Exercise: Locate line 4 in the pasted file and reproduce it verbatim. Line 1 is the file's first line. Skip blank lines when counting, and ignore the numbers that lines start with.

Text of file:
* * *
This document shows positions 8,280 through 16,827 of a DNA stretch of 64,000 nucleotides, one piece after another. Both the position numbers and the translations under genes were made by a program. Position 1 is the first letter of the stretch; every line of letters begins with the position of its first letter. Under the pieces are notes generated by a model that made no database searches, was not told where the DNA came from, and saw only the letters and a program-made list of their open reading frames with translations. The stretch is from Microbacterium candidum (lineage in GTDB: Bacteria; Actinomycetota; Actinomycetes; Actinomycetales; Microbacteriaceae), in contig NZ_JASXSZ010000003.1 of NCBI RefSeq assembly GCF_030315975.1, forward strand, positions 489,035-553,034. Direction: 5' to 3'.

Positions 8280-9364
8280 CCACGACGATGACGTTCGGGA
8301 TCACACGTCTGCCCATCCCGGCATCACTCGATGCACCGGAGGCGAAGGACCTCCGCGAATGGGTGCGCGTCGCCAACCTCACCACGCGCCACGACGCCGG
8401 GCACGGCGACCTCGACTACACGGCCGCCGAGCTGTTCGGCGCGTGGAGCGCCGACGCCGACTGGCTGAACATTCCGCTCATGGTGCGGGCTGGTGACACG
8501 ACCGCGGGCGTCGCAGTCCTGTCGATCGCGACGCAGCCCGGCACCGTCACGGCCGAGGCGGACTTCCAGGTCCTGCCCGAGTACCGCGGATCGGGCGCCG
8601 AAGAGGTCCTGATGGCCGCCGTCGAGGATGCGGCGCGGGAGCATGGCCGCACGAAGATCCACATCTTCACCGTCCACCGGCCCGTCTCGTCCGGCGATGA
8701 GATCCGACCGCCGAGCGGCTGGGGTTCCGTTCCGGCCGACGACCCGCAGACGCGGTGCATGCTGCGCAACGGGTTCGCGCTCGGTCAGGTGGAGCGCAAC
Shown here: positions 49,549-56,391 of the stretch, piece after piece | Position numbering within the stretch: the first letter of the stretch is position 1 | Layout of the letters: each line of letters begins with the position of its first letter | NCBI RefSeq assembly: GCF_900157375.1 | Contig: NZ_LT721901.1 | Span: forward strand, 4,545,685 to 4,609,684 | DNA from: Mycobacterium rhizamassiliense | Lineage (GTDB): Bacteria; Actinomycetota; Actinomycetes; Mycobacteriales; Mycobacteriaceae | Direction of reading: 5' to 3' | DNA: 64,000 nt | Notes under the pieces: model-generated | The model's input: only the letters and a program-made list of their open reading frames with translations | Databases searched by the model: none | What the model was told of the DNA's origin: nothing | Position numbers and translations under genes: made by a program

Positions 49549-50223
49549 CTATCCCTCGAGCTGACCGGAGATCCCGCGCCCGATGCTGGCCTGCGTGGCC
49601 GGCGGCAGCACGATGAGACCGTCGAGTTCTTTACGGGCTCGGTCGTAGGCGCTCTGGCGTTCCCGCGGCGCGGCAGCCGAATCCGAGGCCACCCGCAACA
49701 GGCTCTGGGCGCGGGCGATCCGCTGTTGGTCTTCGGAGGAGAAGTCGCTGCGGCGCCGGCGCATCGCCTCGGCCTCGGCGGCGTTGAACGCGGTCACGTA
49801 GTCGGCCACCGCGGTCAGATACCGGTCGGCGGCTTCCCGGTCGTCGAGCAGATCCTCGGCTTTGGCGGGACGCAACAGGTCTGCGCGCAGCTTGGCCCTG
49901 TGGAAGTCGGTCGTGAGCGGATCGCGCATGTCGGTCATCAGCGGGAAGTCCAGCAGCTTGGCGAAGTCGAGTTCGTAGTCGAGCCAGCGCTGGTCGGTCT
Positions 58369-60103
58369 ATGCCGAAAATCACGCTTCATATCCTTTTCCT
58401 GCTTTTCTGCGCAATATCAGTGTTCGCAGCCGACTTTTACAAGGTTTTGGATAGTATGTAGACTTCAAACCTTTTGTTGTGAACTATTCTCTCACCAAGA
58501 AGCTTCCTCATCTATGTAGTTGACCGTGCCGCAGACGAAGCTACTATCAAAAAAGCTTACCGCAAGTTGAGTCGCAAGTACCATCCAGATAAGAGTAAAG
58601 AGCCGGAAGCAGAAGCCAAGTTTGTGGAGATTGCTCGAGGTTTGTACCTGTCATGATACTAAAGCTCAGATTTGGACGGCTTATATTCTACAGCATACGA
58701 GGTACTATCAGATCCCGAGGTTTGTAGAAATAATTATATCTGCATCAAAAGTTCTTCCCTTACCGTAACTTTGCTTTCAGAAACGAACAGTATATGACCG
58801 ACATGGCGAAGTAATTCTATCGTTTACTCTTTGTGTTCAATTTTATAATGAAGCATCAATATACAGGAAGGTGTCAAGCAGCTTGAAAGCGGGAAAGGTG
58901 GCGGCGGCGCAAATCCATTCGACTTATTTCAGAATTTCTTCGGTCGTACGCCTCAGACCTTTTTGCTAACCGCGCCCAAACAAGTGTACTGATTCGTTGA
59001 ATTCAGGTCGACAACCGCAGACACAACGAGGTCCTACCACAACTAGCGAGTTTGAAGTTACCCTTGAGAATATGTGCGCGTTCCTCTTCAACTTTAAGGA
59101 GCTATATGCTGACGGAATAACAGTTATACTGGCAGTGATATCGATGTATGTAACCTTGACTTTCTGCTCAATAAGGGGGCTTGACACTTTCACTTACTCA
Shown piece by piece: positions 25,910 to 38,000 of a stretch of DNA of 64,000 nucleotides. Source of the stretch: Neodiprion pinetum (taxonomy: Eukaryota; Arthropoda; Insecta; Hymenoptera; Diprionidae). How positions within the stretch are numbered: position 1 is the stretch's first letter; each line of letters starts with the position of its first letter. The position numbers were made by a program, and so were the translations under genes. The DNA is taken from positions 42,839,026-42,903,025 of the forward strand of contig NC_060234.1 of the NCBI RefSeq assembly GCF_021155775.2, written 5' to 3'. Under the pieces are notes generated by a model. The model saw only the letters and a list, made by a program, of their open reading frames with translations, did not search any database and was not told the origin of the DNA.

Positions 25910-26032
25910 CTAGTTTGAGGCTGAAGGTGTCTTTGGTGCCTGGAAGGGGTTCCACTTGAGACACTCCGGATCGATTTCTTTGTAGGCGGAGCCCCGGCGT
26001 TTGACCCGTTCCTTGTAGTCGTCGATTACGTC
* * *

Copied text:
8301 TCACACGTCTGCCCATCCCGGCATCACTCGATGCACCGGAGGCGAAGGACCTCCGCGAATGGGTGCGCGTCGCCAACCTCACCACGCGCCACGACGCCGG